Get Smart Movie Review
Television series adaptations have a sketchy history. From The Avengers to Starsky and Hutch and The Dukes of Hazzard, there are far fewer hits than misses. It's a bit surprising, really, as every big television series has established characters, built-in fanbases and potential at a big screen level. But it's the fanbases that throw studios for a loop and encourage them to make crap. On the one hand, they want to appeal to such audiences that have very specific expectations, and on the other, they want the movie to work on a broader, modern level. The result is almost always an unfunny and uneven creation.
Unlike most of these TV-to-movie adaptations, Get Smart showed promise. The film featured at-his-apex Steve Carell in a role that seemed perfectly suited for him. A great supporting cast consisting of Anne Hathaway, Dwayne Johnson (finally shedding his "The Rock" alter ego), Alan Arkin, Terence Stamp and even James Caan and Bill Murray was another indicator. The previews, a blend of action and goofy comedy, also worked quite well. Still, nothing's a sure thing in Hollywood, and as the big weekend approached, reviews were mixed at best.
Thankfully, Get Smart is a pretty entertaining film. No one will praise it as the most brilliant movie ever, nor even the most spectacular of comedies. It is a tad inconsistent at times, not always on-spot with its jokes and flat in a few places. But, overall, Get Smart is what I was hoping for, and thus no where close to being a disappointment. It's good enough that I will look forward to its inevitable sequel.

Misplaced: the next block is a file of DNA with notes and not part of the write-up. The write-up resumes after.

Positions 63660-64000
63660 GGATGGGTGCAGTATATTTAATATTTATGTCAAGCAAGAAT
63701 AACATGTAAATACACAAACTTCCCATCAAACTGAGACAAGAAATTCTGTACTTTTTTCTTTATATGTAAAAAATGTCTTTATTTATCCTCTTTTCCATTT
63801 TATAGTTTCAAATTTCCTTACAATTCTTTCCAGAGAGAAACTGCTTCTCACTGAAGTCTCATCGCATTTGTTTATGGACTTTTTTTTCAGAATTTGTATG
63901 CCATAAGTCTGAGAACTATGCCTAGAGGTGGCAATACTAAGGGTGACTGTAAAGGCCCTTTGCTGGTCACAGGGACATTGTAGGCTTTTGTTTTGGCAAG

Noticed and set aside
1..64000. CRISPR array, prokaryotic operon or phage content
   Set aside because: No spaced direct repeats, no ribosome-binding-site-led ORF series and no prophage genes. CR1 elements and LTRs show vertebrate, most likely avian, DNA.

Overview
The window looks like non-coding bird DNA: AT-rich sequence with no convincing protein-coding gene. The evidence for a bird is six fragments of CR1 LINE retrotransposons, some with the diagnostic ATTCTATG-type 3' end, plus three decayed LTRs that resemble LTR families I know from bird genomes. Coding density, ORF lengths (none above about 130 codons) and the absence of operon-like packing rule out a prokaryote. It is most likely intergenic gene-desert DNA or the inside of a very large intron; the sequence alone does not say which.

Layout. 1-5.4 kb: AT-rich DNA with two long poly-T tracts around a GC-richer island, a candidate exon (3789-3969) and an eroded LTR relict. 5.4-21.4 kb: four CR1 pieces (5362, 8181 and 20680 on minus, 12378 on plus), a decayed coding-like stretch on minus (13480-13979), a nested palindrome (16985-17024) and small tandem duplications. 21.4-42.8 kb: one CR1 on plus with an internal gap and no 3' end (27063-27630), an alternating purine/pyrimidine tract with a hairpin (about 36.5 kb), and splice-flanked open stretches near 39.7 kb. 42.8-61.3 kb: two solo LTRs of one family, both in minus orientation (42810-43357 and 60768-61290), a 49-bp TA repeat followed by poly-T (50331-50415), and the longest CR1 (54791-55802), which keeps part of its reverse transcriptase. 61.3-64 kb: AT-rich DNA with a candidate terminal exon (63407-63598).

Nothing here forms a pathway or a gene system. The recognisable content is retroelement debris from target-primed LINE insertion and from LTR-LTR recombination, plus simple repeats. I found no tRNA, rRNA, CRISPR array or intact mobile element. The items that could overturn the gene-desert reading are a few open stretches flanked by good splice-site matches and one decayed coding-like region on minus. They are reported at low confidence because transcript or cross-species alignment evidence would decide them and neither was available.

The movie stars Carell as Maxwell Smart, a CONTROL analyst who gets his big break at being a field agent when the agency - and its existing agents - are compromised by a leak. Smart is teamed with Agent 99 (Hathaway), who is as lethal as she is hot, and the two form an uneasy alliance as they seek to take down KAOS once and for all.
Get Smart is James Bond meets "The Office," to put it in modern terms. Having never watched the original series, I can't compare, but the movie appears to have conquered the right blend of making the film modern without completely changing its roots. Impressively, director Peter Segal (Tommy Boy) manages to gloss over the fact that the Soviet Unio/Russia are no longer opponents of the U.S. as they were in the Cold War, and has all but brought the same conflict into the 21st century. Segal moves between action and comedy quite well; Get Smart is surprisingly action packed at times, though it never takes itself too seriously.
Of course, the make or break angle is the comedy, and Get Smart pulls off enough jokes to make it worth it. The movie isn't constantly funny - there are jokes that fall flat and others that are just awkward, but the screenwriters seemed to be aware of this and just keep spitting them out. The dialogue and gags come fast enough that even if a few jokes fall flat, you'll be chuckling a fair amount of the time. There are also some very clever jokes, though the marketing team included a fair amount of them in the previews.
Carell is, in fact, the perfect choice for the role. He essentially plays the same character that he does in "The Office," but adapted to a spy comedy. Hathaway fits the part well, though I didn't love her. The rest of the supporting cast is pretty good, specifically Johnson and some of the other "macho" agents.
Get Smart would have benefited from a tighter and more refined script, but even when jokes are failing, it seems intentional. Overall, the movie is entertaining and funny. Recommended.
Review by Erik Samdahl unless otherwise indicated.